- Choose protein
Fill up on nuts, seeds, eggs, fish, chicken and grass-fed meat. Integrate about a palm-sized serving of these foods into every meal, especially your first meal of the day.
- Start a liver-repair plan
Eat detoxifying foods like broccoli, cauliflower, and Brussel sprouts; pack in around 1-2 cups of leafy greens like cabbage, arugula, watercress, kale and collards every day. Try increasing your garlic and onion consumption, too! Their natural sulfur content helps you flush out liver toxins. Beets and carrots are also nice.
- Supplement yourself
Healing is optimized when your body is getting everything it needs to transform you into a healthier version of yourself. Some helpful liver-supporting supplements include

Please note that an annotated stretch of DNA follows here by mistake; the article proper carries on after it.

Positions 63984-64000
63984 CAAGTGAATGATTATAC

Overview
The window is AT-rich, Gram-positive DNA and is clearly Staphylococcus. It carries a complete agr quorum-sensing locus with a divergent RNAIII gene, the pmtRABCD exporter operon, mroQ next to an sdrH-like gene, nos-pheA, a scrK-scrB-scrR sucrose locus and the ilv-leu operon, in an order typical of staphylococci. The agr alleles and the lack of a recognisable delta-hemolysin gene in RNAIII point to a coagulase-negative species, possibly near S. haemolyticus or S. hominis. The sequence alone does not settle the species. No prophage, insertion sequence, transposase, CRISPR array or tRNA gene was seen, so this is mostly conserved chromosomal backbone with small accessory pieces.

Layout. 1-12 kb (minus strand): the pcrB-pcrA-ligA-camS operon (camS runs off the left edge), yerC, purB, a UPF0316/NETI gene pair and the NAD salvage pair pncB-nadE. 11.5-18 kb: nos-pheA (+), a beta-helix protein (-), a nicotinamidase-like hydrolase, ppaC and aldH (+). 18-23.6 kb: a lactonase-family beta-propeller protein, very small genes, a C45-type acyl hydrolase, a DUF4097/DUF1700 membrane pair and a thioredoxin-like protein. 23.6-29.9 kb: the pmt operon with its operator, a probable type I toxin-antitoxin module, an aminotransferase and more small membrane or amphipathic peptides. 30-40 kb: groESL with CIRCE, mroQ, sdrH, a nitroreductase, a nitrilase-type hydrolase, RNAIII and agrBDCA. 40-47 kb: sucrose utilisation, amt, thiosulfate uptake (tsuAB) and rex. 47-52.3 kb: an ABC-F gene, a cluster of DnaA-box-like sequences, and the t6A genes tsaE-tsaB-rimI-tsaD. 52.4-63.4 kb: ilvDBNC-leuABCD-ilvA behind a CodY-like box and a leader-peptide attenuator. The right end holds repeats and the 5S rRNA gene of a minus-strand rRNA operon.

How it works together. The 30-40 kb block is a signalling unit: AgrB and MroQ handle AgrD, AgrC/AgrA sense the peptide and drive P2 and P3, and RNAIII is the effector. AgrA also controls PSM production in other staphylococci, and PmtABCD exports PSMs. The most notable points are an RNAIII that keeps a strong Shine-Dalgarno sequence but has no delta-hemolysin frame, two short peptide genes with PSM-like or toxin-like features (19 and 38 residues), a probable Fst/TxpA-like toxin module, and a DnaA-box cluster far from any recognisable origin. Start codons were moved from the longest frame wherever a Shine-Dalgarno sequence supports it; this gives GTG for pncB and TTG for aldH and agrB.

- Herbs like organic milk thistle, turmeric and dandelion. We love Purathrive – it’s an organic Tumeric.
- Nutrients, such as lipoic acid and N-acetyl-cysteine, which increase levels of the powerful mother-of- all-antioxidants, glutathione (as does milk thistle)
- Vitamins and minerals: B vitamins and magnesium are essential
- Add healing oils
As mentioned above, healthy fats are absolutely critical if you want to have a healthy liver. Consume:
- Olive oil
- Coconut oil or MCT oil
- Grass-fed butter
- Fish and krill oil
And get plenty of low-sugar fruits, like berries: vegetables, lean animal protein, seeds and nuts into your body.
All of these will help curb the sugar cravings and combat sugar damage.
- Move to improve metabolism
Daily exercise improves insulin resistance. Walking for 30 minutes is a great start. Your dog will love it, too.
- Say farewell to the carbs
This is the last but most important point here. If you do anything, eliminate the sugar! Say chau to high-fructose corn syrup, most significantly. Tell starches you no longer need their services, that you choose health, want more energy and are on the road to bullet-proof wellness.